The Internal Revenue Service (IRS) relies extensively on its IT systems to collect taxes and distribute refunds. However, a report from the Government Accountability Office (GAO) says much of its IT infrastructure is outdated, which can increase cybersecurity risks, staffing issues, and costs.
The IRS legacy IT environment includes applications, software, and hardware, which are outdated but still critical to day-to-day operations. Specifically, GAO’s analysis showed that about 33 percent of the applications, 23 percent of the software instances in use, and eight percent of hardware assets were considered legacy. This includes applications ranging from 25 to 64 years in age, as well as software up to 15 versions behind the current version. As GAO has previously noted, and IRS has acknowledged, these legacy assets will continue to contribute to security risks, unmet mission needs, staffing issues, and increased costs.
To support its IT modernization efforts, in April 2019, IRS issued a high-level business plan that identified modernization initiatives through fiscal year 2024. IRS is updating this plan and expects the update to be finalized in early calendar year 2023.
Modernization best practices call for documenting plans that include three key elements: milestones, work to be performed, and disposition of legacy systems. GAO said that as of August 2022, IRS had documented plans for the 21 modernization initiatives that were underway, including nine associated with legacy systems. All 21 plans addressed two key elements. However, GAO found that the plans for six of the nine initiatives did not address the disposition of legacy systems. Officials stated they would address this key element at the appropriate time in the initiatives’ lifecycle; however, they did not identify time frames for doing so.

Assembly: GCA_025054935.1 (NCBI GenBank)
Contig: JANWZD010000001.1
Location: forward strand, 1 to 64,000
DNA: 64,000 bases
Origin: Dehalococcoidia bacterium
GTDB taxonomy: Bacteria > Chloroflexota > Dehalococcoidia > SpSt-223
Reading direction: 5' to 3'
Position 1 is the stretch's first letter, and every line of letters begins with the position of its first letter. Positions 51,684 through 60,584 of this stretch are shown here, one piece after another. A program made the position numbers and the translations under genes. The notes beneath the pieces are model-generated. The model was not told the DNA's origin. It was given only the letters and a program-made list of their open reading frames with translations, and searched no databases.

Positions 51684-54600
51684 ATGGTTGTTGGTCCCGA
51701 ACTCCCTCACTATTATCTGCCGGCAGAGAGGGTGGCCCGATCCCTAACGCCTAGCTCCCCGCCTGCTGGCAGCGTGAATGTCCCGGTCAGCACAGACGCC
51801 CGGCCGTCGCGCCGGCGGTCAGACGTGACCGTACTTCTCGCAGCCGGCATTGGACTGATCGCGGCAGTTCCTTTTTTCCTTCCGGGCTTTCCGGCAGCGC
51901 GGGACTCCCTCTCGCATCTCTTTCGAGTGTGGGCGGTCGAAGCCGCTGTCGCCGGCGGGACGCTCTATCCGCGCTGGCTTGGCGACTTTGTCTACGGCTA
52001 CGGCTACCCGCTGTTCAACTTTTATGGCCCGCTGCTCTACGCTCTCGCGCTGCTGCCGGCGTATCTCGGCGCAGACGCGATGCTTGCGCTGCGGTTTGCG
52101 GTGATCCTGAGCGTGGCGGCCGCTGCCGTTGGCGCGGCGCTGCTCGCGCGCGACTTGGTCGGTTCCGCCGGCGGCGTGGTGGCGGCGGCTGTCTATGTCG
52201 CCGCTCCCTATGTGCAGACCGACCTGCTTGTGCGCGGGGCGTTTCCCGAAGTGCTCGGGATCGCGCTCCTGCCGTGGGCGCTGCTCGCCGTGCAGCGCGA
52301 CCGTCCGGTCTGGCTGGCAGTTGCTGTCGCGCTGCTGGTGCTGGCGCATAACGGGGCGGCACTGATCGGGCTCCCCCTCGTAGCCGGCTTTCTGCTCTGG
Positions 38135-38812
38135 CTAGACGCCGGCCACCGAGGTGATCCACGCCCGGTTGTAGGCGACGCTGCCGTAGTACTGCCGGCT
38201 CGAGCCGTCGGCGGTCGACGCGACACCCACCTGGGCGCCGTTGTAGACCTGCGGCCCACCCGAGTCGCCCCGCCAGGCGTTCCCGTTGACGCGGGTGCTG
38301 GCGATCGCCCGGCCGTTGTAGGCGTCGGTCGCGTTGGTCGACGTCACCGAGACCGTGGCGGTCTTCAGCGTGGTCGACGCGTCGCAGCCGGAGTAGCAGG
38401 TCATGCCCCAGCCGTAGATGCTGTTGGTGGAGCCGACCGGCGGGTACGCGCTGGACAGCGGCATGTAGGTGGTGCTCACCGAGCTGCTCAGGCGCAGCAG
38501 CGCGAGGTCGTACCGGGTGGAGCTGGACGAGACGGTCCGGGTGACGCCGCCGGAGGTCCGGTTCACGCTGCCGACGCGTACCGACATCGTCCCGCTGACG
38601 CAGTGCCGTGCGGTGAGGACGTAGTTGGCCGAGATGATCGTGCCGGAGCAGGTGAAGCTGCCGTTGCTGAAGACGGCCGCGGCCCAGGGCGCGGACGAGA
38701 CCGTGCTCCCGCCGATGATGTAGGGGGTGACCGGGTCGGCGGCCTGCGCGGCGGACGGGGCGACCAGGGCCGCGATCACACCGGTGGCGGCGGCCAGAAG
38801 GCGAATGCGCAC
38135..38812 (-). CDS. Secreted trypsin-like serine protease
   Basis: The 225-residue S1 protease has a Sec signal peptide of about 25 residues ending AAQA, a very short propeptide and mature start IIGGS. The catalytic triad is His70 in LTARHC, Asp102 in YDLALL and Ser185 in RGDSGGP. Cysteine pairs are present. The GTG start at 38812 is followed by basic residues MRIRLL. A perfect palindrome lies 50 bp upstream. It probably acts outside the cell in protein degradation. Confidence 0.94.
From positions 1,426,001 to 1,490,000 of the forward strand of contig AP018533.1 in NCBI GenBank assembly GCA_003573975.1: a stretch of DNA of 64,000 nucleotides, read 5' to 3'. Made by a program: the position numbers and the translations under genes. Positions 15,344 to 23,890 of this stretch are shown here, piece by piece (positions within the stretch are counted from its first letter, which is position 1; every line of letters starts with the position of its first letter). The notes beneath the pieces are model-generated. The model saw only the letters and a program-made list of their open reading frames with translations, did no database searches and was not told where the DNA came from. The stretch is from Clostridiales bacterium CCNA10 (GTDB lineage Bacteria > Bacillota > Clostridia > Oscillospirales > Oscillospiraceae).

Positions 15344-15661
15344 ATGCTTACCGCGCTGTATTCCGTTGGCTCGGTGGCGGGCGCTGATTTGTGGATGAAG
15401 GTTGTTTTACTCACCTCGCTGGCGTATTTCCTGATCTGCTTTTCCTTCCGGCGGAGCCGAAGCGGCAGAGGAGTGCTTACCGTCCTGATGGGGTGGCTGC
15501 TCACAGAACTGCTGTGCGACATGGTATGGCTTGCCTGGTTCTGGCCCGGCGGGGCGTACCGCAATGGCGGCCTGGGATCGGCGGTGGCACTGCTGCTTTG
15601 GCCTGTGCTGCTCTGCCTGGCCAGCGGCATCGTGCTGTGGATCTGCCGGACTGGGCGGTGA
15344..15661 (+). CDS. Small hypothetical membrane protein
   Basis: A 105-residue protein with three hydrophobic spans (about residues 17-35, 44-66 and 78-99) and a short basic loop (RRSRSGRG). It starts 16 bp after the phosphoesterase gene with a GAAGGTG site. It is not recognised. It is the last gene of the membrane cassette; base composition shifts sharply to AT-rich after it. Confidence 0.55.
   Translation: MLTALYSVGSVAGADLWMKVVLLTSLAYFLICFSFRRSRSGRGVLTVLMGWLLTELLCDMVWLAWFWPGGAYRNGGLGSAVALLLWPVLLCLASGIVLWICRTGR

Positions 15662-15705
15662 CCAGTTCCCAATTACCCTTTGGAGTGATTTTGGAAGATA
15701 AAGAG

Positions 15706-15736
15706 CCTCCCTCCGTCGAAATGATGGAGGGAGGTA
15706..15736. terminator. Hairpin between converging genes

IRS recently suspended operations of six initiatives, including two which are essential to replacing the 60-year old Individual Master File (IMF). The IMF is the authoritative data source for individual tax account data. GAO has reported that IRS has been working to replace IMF for well over a decade. According to officials, the suspensions were due to IRS’s determination to shift resources to higher priorities; staff members working on these suspended initiatives were reassigned to other projects. As a result, the schedule for these initiatives is now undetermined. Accordingly, the 2030 target completion date for replacing the IMF that IRS announced last year is now unknown. GAO is concerned that this will lead to mounting challenges in continuing to rely on a critical system with software written in an archaic language requiring specialized skills.
GAO’s report also notes that IRS’s cloud computing efforts fully addressed 11, partially addressed one, and did not address two requirements identified in the Office of Management and Budget’s June 2019 cloud computing strategy. Key shortfalls include IRS not conducting regular evaluations of customer experiences and user needs.
GAO is making nine recommendations to IRS, including that it establish time frames to complete selected modernization plans, and fully address OMB’s cloud computing requirements. IRS agreed with all nine recommendations and told GAO of efforts underway and intentions to develop complete IT modernization plans and fully address OMB’s cloud computing requirements. The agency also stated that it planned to accelerate the replacement of the remainder of the IMF with funding provided by the Inflation Reduction Act.